This means that there may be some areas of theology upon which solidly Reformed pastors may disagree without really being at odds with the Westminster Standards (or even with each other, for that matter). But those areas of difference will inherently not therefore be regarding the main points of the system of doctrine. And so a strong familiarity with one’s doctrinal standards is then not only a way to study to show yourself approved (to borrow Paul’s words above from 2 Timothy 2:15), but also an effective way to study the peace and purity of the church in which one has taken his ordination vows.

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R.L. Dabney on the Preacher as Herald

dabney-eeR.L. Dabney’s book on preaching, Evangelical Eloquence, makes a very strong case for the practical of expository preaching. That is, preaching through entire books of the Bible, verse-by-verse, with the aim of making known “the whole counsel of God” (Acts 20:27) to the people of God.

In a chapter entitled, “Cardinal Requisites of the Sermon,” he deals with “the general qualities which must characterize the structure of every sermon” (p.105). It is telling that the very first one of these qualities that he states as a cardinal requisite of true biblical preaching is that of “textual fidelity” (or sticking to the text, so to speak). There he writes,

The best argument to enforce upon you this virtue is suggested by the same fact – that the preacher is a herald. The first quality of the good herald is the faithful delivery of the very mind of his king. Our conception of our office, and of the revealed word as an infinitely wise rule for man’s salvation, permits us to discuss the text in no other spirit.” (p.105)

A firm persuasion of the truth of the calling of the preacher as a herald of the King ought to lead those of us who have the great privilege and responsibility to be pastors and preachers to stick to the text (to tell the truth of it), to preach through entire books of the Bible (to tell the whole truth of it), and to not mingle it with ideas that are not truly present in the text (to tell nothing but God’s truth).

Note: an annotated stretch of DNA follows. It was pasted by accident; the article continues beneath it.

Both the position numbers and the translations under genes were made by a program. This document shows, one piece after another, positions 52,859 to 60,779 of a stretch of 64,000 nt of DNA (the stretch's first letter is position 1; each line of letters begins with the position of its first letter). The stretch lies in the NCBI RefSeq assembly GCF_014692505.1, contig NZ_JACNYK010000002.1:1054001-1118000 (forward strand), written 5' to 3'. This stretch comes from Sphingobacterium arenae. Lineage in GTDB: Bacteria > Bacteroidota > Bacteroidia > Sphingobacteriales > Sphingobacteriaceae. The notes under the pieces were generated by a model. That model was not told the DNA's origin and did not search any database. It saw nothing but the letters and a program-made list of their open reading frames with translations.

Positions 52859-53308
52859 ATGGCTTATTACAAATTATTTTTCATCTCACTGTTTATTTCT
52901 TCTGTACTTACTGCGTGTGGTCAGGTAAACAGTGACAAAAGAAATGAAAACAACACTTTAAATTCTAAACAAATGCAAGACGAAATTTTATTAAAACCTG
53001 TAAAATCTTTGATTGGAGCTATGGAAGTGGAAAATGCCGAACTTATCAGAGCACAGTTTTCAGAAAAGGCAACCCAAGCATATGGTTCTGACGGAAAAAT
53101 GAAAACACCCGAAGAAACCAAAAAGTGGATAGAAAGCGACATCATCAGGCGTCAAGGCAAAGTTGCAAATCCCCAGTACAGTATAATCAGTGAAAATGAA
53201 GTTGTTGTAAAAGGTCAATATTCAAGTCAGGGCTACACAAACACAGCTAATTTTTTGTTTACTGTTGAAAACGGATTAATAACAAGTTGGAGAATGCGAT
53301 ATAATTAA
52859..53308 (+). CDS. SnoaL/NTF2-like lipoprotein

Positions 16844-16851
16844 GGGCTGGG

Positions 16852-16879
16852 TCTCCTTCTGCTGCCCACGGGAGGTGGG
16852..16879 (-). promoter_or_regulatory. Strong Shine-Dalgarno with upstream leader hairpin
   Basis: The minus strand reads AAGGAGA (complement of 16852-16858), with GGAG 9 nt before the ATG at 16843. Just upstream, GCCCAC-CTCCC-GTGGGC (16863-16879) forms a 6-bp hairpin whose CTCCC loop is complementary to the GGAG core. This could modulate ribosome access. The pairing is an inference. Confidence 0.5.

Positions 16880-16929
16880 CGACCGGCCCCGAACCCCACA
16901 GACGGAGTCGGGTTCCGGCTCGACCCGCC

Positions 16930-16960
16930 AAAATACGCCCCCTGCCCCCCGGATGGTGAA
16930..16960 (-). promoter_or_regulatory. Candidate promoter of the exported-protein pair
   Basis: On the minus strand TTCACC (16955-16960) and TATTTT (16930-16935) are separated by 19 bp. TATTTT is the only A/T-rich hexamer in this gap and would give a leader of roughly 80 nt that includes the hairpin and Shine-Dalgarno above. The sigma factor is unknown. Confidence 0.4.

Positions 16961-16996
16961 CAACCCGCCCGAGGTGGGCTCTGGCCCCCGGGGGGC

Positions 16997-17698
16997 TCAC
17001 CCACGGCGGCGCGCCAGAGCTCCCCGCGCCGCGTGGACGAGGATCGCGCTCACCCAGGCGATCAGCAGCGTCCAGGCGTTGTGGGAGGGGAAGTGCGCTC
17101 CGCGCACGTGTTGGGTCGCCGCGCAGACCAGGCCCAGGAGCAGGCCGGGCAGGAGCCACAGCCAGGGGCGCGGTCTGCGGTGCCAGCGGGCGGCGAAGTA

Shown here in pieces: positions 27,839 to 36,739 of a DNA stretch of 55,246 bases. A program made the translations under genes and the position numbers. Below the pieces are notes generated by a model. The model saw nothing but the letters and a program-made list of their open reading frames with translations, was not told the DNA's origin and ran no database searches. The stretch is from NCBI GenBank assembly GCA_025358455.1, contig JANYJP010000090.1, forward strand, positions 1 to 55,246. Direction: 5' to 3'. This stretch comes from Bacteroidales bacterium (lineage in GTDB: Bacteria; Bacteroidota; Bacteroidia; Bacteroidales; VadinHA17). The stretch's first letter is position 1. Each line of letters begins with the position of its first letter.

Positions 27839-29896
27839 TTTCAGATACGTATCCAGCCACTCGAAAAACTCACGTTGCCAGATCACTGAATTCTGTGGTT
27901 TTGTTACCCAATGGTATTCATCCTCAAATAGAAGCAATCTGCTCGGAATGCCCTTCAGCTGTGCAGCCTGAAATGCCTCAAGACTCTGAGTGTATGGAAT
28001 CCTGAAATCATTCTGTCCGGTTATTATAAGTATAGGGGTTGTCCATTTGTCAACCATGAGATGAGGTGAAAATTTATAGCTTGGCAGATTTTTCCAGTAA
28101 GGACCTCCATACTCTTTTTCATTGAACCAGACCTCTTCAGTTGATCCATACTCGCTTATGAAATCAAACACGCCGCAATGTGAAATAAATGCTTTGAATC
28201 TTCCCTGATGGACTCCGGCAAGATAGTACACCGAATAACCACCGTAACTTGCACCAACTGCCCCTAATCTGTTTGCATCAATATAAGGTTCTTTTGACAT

Only then can the preacher say, with the Apostle Paul, that he is ‘innocent of the blood of all men because he did not shrink back from declaring to them the whole counsel of God’ (Acts 20:26-27).

J.C. Ryle on the Wonder of the Incarnation of Christ

expository-thoughts-setThe 7-volume set of J.C. Ryle’s Expository Thoughts on the Gospels is a virtual treasure trove of insight into the Gospels.

In vol. 1 of his thoughts on the Gospel According to Luke, he has this to say about the circumstances of the incarnation of Jesus Christ:

“We see here the grace and condescension of Christ. Had he come to save mankind with royal majesty, surrounded by his Father’s angels, it would have been an act of undeserved mercy. Had he chosen to dwell in a palace, with power and great authority, we should have reason enough to wonder. But to become poor as the very poorest of mankind, and lowly as the lowliest, – this is a love that passeth knowledge. It is unspeakable and unsearchable. Never let us forget that through this humiliation Jesus has purchased for us a title to glory. Through his life of suffering, as well as his death, he has obtained eternal redemption for us. All through his life he was poor for our sakes, from the hour of his birth to the hour of his death. And through his poverty we are made rich (2 Cor. 8:9). (p.41)

Such loving condescension and grace really are “unspeakable and unsearchable.” Words fail us in trying to do justice to the mercy of God in Christ. Our deepest meditations on this subject barely scratch the surface of the infinite depths of the love of God in Christ Jesus our Lord.

No wonder that at the birth of Jesus Christ a multitude of the heavenly host burst forth in praise to God, saying, “Glory to God in the highest, and on earth peace among those with whom he is pleased!” (Luke 2:14, ESV). Amen.

J.C. Ryle on the Leading Marks of a Forgiven Soul